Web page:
Black Petals Issue #103, Spring, 2023

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Editor's Page
BP Artists and Illustrators
Mars-News, Views and Commentary
All the Sky Is Waiting to Be Told: Fiction by Daniel I. Clark
Fire Sale: Fiction by Christopher Pate
Kregah: Fiction by Ron Capshaw
The Beauty of Machinery: Fiction by Hayden Seay
The Cold Sore: Fiction by Chris McGuinness
The Lake: Fiction by Harper Hargis
The Price: Fiction by Josh Hanson
The Tailbone Is Connected to the Hipbone: Fiction by Michael Fowler
The Thorn Tree: Fiction by Lawrence Buentello
They: Fiction by Tony Ayers
Work Experience: Fiction by Martin Taulbut
Burns: 3 Connected Drabbles by Hillary Lyon
Grandma Medusa: Flash Fiction by M. L. Fortier
I'm So Sorry, Computer: Flash Fiction by M. L. Fortier
Invasive: Flash Fiction by Paul Radcliffe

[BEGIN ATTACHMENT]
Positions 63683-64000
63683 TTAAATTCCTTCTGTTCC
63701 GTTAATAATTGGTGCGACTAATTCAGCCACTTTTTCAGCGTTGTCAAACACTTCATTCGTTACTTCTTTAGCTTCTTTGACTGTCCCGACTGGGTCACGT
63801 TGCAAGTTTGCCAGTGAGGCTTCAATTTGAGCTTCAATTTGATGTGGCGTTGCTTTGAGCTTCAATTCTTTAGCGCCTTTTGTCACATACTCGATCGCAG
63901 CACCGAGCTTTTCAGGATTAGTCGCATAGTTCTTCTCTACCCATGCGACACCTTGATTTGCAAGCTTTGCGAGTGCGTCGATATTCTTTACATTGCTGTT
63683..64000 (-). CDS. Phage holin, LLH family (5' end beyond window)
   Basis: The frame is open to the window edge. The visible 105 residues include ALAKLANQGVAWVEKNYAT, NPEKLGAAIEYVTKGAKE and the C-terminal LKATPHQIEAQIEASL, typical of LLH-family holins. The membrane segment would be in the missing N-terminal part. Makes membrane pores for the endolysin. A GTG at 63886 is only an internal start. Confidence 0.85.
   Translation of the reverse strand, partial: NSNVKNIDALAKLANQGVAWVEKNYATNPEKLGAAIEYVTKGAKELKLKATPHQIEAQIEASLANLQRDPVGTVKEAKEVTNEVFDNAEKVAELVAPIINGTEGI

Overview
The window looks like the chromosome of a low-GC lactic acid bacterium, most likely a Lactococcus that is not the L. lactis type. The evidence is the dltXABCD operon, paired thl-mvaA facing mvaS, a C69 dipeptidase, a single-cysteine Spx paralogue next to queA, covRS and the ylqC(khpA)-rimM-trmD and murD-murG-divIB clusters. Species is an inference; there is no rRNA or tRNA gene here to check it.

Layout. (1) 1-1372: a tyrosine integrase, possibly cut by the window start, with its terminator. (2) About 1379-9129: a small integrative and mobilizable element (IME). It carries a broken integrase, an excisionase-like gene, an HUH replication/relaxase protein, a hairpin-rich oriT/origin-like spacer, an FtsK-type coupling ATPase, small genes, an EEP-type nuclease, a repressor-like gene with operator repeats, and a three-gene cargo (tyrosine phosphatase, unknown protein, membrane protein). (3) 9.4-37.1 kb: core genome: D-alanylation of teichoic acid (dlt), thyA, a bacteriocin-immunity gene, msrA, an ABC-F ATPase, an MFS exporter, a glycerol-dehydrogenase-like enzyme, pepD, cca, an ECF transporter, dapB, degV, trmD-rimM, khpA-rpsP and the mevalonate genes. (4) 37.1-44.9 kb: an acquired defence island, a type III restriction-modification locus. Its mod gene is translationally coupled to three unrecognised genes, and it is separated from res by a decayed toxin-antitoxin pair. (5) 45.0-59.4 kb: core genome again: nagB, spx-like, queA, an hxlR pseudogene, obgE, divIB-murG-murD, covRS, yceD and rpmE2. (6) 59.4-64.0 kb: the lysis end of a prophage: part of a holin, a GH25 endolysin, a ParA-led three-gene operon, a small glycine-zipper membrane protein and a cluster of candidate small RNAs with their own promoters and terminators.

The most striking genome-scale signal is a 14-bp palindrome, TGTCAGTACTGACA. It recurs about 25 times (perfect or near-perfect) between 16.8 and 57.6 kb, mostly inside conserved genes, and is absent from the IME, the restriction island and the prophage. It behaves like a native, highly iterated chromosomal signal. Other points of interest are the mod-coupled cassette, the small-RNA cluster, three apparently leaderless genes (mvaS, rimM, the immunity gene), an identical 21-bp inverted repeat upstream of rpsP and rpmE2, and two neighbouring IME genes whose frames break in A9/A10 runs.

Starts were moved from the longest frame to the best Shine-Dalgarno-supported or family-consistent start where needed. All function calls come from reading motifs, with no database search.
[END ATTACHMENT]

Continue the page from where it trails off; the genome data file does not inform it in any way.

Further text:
Jumper: Flash Fiction by Kurt Hohmann
Personal Things: Flash Fiction by Cindy Rosmus
The Good Doctor: Flash Fiction by Ron Capshaw
Another Tomato Invasion, Again: Poem by I. N. Shimabuku
Curse of the Crazies: Poem by Kenneth Vincent Walker
Ghosted: Poem by Kenneth Vincent Walker
Meteor Moon: Poem by Kenneth Vincent Walker
Halo Around the Sun: Poem by Kenneth Vincent Walker
Maker's Image: Poem by Bindi Lavelle
Specimen: Poem by Bindi Lavelle
Blood-stained Jupiter: Poem by Meg Smith
Cat Science: Poem by Meg Smith
Mortician's Powder: Poem by Meg Smith
The Pinups of the Afterlife: Poem by Meg Smith
Dark Gate Park: Poem by Meg Smith
A turntable fabricates hope during the apocalypse in 3 parts: Poem by Dennis Bagwell
Reverend Mother Munchausen: Poem by Sophia Wiseman-Rose
Whispers of Winter: Poem by Ashley N. Goodwin
A Man Is Nothing Without His Wife: Poem by Ashley N. Goodwin

Christopher Pate: Fire Sale

103_bp_firesale_bholtzman.jpg
Art by Bernice Holtzman 2023

Fire Sale

by Christopher Pate

 

Ernesto killed the engine and leaned forward to scan the back of the rundown mall through the van’s grimy windshield and side windows as accelerant sloshed quietly in the back of the van. The parking lot and loading bay appeared empty and quiet under the few working orange sodium lights.